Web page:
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ARP head studs stripped block threads

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Got a call this morning from my mechanics (who's still re-assembling my 3.2l engine, long delays for Honda parts these times...) who was putting back the heads - while torquing the bolts (in proper sequence, with ARP grease..) one of the bolts started raising, meaning it was stripping the block threads. And That was half the final torque !
Was the block faulty from before ? history of that car is spotty at best, as I bought it from someone who had it maintained at a small independent shop, who did a really bad job on other parts of the car (wrong bolt sizes, over-torquing threads, etc.) .. who knows.

In any case, OEM Honda bolts are going in instead. But before we'll have to put a helicoil: do you guys think it will be ok with it ? Seems like they have a good machine shop who could do it (if there is enough metal around the hole to bore it to the helicoil diameter..).
Otherwise I'll have to find a new block :moody:
I kept the stripped threads as a souvenir. My mechanic is mortified.
 
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Sorry to hear this. Pulling threads is actually somewhat common on the aging NSX block. Most likely those threads were damaged during a prior service. Most mechanics (including Acura) do not take steps to clean the threads thoroughly before re-installing the bolts. You need all the old oil and trash out of those holes and shiny metal before putting torque on them. I will run a brass wire brush down there with some degreaser, drain, and then hit it with brake cleaner. Remember, the torque specs assume a clean, perfect bolt and a clean, perfect thread, like at the engine assembly plant.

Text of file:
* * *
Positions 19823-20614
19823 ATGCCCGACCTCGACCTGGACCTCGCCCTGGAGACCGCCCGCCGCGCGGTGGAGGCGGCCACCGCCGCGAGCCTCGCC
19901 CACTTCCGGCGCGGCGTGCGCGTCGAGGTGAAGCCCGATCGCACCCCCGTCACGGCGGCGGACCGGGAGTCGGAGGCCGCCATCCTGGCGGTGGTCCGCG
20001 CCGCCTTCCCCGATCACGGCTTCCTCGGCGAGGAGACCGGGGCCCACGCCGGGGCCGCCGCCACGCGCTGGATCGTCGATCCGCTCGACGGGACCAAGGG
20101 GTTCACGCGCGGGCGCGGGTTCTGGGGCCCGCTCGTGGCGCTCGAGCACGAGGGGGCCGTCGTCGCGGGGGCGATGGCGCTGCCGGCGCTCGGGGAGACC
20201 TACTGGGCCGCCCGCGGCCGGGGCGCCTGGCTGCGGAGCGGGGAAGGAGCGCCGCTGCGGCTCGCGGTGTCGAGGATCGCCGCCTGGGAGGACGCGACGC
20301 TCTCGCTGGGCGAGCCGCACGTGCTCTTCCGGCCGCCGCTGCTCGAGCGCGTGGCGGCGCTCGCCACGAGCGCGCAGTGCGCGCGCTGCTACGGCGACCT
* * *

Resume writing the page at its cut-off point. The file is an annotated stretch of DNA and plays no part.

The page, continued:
ARP bolt torque is 85 lb/ft IIRC, which is at the upper limit of what even perfect aluminum threads can tolerate on the C30. Thus, the conventional wisdom is to install time-serts on all holes to ensure proper torque. A good machine shop can install them for you and your block will be fine.
 
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Thanks. Mechanic is a certified Honda mechanic, knows the NSX and has a few open engines around that he's working on (a CTR and S2k right now). He's extremely thorough and meticulous, and indeed he cleaned up the engine completely before re-assembly.
Block is going to a machine shop for helicoil insertion (no time-sert around here i'm afraid). Plan was to do only the one thread that's been stripped - would it be wiser to do all 16 of them in a pre-emptive manner ?
 
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Thanks. Mechanic is a certified Honda mechanic, knows the NSX and has a few open engines around that he's working on (a CTR and S2k right now). He's extremely thorough and meticulous, and indeed he cleaned up the engine completely before re-assembly.
Block is going to a machine shop for helicoil insertion (no time-sert around here i'm afraid). Plan was to do only the one thread that's been stripped - would it be wiser to do all 16 of them in a pre-emptive manner ?

I'd do all 16 and the run the ARP if it were me. This isn't an area where you want to have a failure.
 
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i had a 3.2 that also pulled bolts on two different threads on the same head. It happens quite often. Timeserted all of them and went back in with the ARP bolts. No problem at all. Good luck.
 
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Block is going to a machine shop - what will be done is what they have really, they are the specialists, "timesert" seems to be another brand name for helicoil ? I cant be picky at this point, and I wont ship the block to US and back just for that...
 
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A helicoil is just a wire insert where a time-sert is a solid insert and is generally better overall but especially for softer metals. They might not have them in stock, but they can order them from many different locations online. Not sure why they would have an issue with getting/using them.